gamma: 5.68
C: 1.657


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Figure 1. High level view of the proposed methodology.
Figure 1. High level view of the proposed methodology.
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Figure 2. Clinical features ordered as per Pearson’s Correlation Coefficient.
Figure 2. Clinical features ordered as per Pearson’s Correlation Coefficient.
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Figure 3. Clinical features ordered as per Kendall’s Tau.
Figure 3. Clinical features ordered as per Kendall’s Tau.
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Figure 4. Clinical features ordered as per Extremely Randomized Trees.
Figure 4. Clinical features ordered as per Extremely Randomized Trees.
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Figure 5. Clinical features ordered as per Mutual Information.
Figure 5. Clinical features ordered as per Mutual Information.
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Figure 6. PSG features ordered as per Pearson’s Correlation Coefficient.
Figure 6. PSG features ordered as per Pearson’s Correlation Coefficient.
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Figure 7. PSG features ordered as per Extremely Randomized Trees.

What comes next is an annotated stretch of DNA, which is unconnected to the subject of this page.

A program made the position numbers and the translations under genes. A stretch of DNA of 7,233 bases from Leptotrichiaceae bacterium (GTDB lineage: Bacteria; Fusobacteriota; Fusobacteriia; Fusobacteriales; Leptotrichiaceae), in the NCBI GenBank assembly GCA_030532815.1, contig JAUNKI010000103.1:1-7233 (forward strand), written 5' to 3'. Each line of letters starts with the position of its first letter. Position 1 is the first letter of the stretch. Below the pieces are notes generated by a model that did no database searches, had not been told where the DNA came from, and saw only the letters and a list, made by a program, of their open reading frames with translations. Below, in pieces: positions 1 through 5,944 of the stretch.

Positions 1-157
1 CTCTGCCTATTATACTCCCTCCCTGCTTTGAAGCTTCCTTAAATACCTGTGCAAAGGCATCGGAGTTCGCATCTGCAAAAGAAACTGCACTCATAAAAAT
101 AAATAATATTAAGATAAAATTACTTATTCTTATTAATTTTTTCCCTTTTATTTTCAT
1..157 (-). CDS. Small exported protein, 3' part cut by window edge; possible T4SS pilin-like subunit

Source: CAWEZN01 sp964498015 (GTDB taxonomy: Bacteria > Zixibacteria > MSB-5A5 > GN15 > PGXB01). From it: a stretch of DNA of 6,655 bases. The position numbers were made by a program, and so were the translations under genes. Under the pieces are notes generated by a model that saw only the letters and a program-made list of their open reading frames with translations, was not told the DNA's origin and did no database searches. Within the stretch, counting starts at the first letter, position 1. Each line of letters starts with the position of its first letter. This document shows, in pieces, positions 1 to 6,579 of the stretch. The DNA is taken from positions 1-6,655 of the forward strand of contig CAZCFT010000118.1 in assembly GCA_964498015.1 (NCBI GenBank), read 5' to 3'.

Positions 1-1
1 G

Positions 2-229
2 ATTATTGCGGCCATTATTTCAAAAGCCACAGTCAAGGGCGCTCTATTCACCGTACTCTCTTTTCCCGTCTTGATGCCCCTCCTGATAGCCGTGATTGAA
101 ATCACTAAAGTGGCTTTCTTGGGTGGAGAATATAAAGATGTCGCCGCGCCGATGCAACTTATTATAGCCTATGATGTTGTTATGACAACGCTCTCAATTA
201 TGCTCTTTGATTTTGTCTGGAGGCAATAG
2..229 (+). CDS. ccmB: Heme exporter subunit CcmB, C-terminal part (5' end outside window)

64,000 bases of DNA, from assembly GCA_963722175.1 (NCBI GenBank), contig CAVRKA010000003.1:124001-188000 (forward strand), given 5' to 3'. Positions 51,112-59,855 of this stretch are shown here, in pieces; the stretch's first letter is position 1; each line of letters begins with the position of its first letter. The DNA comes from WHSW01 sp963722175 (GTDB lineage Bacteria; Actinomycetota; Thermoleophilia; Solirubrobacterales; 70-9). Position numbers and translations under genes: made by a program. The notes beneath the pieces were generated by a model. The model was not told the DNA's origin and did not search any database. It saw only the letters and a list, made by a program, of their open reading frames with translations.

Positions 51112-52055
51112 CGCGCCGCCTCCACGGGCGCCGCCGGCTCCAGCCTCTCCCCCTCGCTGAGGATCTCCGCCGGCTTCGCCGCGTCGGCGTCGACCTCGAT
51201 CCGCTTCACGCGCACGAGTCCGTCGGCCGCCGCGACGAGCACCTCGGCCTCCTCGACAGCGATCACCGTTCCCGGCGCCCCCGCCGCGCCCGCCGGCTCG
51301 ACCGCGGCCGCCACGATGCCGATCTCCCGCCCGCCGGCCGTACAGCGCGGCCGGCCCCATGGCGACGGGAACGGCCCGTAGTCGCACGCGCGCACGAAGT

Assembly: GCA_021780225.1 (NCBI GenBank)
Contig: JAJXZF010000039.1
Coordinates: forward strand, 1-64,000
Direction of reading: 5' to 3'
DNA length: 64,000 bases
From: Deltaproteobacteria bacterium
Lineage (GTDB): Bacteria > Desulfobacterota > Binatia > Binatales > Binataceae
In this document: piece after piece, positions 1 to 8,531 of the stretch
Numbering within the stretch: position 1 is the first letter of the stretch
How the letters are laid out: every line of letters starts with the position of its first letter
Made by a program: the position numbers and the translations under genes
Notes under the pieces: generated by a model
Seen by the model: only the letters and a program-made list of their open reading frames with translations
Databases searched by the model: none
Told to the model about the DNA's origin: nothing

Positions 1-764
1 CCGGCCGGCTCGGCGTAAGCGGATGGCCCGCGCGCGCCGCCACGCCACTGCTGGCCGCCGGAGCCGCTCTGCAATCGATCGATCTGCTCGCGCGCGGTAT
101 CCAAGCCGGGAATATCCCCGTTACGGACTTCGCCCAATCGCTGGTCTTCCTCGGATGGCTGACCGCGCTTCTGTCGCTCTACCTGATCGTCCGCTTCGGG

Figure 7. PSG features ordered as per Extremely Randomized Trees.
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Figure 8. PSG features ordered as per Mutual Information.
Figure 8. PSG features ordered as per Mutual Information.
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Table 1. Classification performance measures across ensemble and traditional models for 8 EHR features.
Table 1. Classification performance measures across ensemble and traditional models for 8 EHR features.
Table 2. Classification performance measures across ensemble and traditional models for 19 EHR features.
Table 2. Classification performance measures across ensemble and traditional models for 19 EHR features.
Table 3. Classification performance measures across ensemble and traditional models for 2 PSG features.
Table 3. Classification performance measures across ensemble and traditional models for 2 PSG features.
Table 4. Classification performance measures across ensemble and traditional models for 6 PSG features.